EXPERIENCES of loneliness were not limited to Covid lockdown for people with learning disabilities, according to research by Hft, a national charity supporting adults with learning disabilities.
Over a third (36%) of people with a learning disability surveyed after lockdown said they felt lonely nearly always or all of the time, while one in three people (37%) also said that they hardly ever or never go out to socialise – suggesting that their experiences of loneliness were not simply a consequence of restrictions introduced due to the pandemic.
For many, feeling disconnected was a longstanding experience, with a third (33%) of those surveyed saying they did not feel part of their local community, and almost half also saying the pandemic had exacerbated their feeling of loneliness.
The research was carried out by Savanta Comres and highlights the theme of loneliness during Learning Disability Week 2022 (20 – 27 June). The findings are based on analysis from an online survey exploring the themes of loneliness and isolation and draws on the views and experiences of more than 1,000 members of the general public who have a learning disability.
The report entitled, Lockdown on Loneliness, highlights unmet support needs as a key driver of loneliness which prevents many people with a learning disability from taking opportunities to socialise. Almost a quarter of people (24%) surveyed said they did not have enough support to go out into their community, while two-thirds (66%) said they would like more support to do social activities and make friends – highlighting the vital role social care plays in supporting people with a learning disability to participate in every day social activities.
Public attitude also played an integral part in increasing people’s feelings of loneliness. One in three people (33%) said they were not confident making friends, with almost four in 10 (38%) stating they were worried that people would not understand their disability. More than a third (39%) were concerned that people would be unkind.
Based on the findings of the report, Hft has made a series of recommendations to Government to influence change and will continue to raise awareness of the issue through campaigning of MPs.
Victoria Hemmingway, Policy and Public Affairs Manager for Hft, said:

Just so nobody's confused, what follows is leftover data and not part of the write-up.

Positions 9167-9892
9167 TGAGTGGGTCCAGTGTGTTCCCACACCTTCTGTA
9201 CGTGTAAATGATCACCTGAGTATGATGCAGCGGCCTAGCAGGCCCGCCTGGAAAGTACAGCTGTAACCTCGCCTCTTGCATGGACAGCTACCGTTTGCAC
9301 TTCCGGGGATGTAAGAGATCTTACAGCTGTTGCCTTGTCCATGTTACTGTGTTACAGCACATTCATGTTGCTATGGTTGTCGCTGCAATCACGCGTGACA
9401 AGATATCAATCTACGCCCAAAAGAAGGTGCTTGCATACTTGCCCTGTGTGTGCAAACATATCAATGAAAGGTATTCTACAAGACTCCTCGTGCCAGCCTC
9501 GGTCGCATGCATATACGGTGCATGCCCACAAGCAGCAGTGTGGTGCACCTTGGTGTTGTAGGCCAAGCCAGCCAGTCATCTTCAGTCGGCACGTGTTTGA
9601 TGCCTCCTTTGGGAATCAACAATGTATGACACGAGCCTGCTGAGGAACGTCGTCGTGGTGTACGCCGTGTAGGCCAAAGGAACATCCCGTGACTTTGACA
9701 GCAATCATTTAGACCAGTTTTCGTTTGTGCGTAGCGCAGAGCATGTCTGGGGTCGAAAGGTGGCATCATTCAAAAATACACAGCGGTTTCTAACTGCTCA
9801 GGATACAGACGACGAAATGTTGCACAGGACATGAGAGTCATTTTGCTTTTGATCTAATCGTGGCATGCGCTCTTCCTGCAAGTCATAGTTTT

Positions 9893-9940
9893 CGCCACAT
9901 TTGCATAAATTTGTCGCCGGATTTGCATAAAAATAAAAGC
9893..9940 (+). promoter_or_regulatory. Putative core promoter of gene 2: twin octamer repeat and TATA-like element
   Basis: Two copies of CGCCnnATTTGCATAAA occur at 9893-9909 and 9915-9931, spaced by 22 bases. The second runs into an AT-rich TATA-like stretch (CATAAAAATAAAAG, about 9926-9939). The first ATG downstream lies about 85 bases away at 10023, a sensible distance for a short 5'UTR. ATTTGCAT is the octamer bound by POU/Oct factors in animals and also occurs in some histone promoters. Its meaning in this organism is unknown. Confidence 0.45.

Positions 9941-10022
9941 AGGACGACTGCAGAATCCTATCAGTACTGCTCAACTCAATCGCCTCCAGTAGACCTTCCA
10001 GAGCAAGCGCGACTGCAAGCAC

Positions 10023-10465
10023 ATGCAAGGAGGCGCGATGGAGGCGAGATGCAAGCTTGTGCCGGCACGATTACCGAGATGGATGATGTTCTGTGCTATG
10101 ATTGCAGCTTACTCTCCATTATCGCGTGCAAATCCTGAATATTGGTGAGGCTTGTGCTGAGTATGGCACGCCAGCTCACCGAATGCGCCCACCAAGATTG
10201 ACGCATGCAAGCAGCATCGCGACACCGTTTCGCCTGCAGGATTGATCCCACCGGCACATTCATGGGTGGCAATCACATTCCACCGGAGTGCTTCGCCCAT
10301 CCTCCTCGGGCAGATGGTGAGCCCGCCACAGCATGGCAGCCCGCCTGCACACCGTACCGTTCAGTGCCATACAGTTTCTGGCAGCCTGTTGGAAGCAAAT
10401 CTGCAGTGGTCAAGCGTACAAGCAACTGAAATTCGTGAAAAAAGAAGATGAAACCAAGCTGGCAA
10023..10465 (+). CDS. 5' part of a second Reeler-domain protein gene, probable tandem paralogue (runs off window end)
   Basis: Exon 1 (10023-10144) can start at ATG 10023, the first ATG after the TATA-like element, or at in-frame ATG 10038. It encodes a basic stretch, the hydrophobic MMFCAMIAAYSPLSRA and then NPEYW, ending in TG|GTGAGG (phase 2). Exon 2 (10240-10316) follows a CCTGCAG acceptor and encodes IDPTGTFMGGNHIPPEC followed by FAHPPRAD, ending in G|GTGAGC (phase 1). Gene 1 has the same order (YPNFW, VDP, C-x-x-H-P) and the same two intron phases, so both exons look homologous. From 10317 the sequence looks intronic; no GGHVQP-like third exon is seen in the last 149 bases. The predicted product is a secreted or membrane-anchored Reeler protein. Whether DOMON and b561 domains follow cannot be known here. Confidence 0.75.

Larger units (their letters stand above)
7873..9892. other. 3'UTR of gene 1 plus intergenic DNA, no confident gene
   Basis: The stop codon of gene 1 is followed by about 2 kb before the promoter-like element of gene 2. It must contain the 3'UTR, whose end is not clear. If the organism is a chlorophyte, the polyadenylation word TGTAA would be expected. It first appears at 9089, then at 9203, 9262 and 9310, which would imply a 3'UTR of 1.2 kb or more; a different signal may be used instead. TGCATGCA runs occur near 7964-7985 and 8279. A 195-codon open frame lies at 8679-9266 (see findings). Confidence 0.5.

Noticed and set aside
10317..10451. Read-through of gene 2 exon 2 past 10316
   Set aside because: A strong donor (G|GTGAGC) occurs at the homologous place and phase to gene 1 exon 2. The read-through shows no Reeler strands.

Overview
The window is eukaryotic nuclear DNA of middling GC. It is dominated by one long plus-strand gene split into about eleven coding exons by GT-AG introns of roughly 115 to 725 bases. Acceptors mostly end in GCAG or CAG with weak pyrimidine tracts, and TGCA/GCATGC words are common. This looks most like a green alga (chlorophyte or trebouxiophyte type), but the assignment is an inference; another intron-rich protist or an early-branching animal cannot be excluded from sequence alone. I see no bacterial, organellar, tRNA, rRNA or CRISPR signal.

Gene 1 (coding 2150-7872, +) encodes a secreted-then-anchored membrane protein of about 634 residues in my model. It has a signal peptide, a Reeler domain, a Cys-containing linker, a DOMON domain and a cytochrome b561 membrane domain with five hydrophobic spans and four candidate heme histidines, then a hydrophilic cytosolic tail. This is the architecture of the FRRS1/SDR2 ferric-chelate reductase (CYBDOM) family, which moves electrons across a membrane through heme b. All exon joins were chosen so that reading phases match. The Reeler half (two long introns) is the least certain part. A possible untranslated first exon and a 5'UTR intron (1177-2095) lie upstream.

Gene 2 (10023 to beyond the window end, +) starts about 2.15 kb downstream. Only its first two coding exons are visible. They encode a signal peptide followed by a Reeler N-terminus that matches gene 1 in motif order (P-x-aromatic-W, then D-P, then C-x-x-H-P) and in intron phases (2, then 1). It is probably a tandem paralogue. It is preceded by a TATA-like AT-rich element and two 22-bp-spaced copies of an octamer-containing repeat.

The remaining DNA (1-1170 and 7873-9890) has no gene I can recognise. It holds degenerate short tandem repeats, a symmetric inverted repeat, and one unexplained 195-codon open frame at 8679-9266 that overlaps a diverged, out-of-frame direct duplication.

“One of the consequences of the pandemic is that the unique set of circumstances it created resulted in a common experience of loneliness. Restrictions to our everyday life, through lockdowns, shielding and isolation meant everyone, to some extent, experienced feeling more disconnected from family, friends and support networks. But for many people with a learning disability, loneliness wasn’t restricted to the pandemic; it is a chronic and long-term experience. By identifying the drivers of loneliness and taking action to combat these barriers, we have the opportunity to make positive change as we rebuild our communities, ensuring that no one with a learning disability spends a lifetime feeling like they are still in lockdown.
“Hft’s vision is for a world in which people with a learning disability can live the best life possible. This must include having equal opportunities to make and maintain friendships and be part of a community.”
In the research, Lou from North Wales, shared her personal experiences of loneliness and isolation, having moved to a new home in a different area on her own shortly before the lockdown began. She said the turning point for her was joining Luv2meetU, a friendship service for adults with learning disabilities run by Hft.
“I felt all on my own, I was in a new place and I didn’t know anybody. It felt very strange and scary. I had sometimes felt lonely before, but being in lockdown made it worse. I felt like I was in a bad place. Now I am a different person. I feel so much better in myself. Joining Luv2meetU has helped me with my self-confidence and has really brought me out of my shell. I think everyone should have the opportunity to make friends.”
Hft is calling for the Government to use social care reform as an opportunity to tackle the key drivers of loneliness identified in the report. Recommendations made include ensuring the inclusion of funding for activities which support friendship and connection as part of an individual’s care package.